There is a certain kind of bad writing that occurs when you are between the ages of 16 and 24 and have an audience of one. ‘Self-indulgent’ doesn’t begin to describe it, and in fact to do so would minimize the intense feeling of urgency of budding writers of a certain age who feel called to bear witness to our years of transition. From falling in love to falling apart, the themes are big and the feelings are bigger. It’s all so overwhelming. The only way to get a grip on the given moment – to slow it down long enough to see it pass — is to write it.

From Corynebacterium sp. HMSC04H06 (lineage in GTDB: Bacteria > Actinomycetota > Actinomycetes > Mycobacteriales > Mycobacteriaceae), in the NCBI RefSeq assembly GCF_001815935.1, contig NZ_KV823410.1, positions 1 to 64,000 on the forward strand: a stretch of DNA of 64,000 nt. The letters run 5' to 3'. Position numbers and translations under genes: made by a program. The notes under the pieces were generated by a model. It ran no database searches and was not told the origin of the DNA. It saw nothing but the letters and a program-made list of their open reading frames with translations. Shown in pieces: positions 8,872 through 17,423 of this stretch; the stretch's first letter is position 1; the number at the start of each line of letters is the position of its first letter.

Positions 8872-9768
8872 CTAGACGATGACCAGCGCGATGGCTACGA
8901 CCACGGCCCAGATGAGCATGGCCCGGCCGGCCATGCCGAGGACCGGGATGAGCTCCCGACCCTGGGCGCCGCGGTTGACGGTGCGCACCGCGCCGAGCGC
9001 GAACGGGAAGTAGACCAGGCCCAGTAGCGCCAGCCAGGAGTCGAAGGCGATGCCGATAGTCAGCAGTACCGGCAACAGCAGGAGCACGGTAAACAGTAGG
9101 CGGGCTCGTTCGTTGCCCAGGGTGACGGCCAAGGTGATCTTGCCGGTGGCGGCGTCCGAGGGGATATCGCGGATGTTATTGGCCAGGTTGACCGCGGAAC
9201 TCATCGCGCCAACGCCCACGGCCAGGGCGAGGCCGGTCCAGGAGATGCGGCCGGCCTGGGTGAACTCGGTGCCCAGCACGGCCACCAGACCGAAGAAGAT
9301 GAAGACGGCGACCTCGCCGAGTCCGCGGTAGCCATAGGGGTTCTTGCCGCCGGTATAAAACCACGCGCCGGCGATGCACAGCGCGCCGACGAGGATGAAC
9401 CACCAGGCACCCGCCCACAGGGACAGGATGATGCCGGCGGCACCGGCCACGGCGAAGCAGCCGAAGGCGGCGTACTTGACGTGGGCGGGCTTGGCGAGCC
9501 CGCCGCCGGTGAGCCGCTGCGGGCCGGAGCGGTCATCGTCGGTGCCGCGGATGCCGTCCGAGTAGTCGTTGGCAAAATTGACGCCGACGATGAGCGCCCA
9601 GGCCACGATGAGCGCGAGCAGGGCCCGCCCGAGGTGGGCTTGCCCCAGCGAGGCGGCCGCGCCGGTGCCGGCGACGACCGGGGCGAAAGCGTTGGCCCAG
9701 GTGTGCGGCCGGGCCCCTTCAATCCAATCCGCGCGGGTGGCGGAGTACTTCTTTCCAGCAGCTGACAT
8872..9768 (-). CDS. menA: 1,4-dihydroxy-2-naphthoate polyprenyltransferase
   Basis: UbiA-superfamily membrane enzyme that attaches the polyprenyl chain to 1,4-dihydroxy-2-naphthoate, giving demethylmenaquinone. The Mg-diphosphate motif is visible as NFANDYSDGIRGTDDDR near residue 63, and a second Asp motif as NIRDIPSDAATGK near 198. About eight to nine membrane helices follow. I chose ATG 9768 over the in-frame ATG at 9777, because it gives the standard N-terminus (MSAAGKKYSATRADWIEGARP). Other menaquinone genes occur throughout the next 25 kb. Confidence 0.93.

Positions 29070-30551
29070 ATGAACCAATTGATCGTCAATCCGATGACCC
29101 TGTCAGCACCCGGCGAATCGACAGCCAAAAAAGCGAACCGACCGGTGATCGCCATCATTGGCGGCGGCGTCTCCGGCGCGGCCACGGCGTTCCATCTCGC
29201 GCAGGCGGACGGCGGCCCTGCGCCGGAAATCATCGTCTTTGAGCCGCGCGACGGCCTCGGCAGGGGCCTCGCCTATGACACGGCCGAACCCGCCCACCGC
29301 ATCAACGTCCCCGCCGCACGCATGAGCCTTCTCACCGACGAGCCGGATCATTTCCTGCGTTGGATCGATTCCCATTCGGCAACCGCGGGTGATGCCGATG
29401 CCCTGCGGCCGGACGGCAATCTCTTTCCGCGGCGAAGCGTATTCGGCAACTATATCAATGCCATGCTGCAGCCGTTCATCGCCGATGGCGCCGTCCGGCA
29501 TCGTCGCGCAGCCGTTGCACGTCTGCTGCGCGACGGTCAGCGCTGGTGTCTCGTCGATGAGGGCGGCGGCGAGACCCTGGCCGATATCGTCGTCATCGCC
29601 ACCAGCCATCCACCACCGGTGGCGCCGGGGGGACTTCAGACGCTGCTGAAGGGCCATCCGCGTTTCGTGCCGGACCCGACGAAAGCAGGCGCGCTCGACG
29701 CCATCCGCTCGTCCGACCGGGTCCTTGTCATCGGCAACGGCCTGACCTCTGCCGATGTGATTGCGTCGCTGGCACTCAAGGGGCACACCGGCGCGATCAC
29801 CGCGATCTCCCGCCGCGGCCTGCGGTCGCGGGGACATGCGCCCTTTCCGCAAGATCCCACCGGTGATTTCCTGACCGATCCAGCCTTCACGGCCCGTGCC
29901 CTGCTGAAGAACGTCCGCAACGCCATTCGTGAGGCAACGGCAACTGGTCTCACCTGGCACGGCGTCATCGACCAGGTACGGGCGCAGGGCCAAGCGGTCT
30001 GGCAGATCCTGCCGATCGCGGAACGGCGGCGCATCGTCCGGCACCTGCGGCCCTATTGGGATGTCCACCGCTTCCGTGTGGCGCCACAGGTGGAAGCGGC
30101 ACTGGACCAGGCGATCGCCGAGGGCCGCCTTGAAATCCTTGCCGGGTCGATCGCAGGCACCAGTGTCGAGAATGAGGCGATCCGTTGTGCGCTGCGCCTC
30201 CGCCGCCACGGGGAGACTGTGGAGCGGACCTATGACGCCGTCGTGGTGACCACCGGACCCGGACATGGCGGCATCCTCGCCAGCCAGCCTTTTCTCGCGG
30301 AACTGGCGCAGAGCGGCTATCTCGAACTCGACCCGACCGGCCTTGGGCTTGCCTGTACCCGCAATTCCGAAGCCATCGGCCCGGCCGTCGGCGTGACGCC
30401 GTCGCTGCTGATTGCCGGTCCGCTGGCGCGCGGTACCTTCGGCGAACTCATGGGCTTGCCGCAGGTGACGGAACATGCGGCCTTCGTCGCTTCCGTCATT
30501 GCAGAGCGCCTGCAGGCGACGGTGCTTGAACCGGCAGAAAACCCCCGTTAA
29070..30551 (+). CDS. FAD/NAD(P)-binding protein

I want to experience LIFE viscerally, but at the same time step back and think about it all.
That’s a line from a journal entry I wrote as a trembling, sensitive 19-year old on the eve of my 20th birthday, rediscovered nearly 15 years later whilst looking through the diary pages of my sad, anxious year abroad in Paris. The ink was green on yellowed stationary, and as I read it, I remembered walking the streets of that indifferent city as a virginal college junior — the dank wetness of winter, the diesel fumes, the existential fear of failure that leveled me for hours on my thin cot in the drafty boarding house I shared with a hundred other women, run by nuns.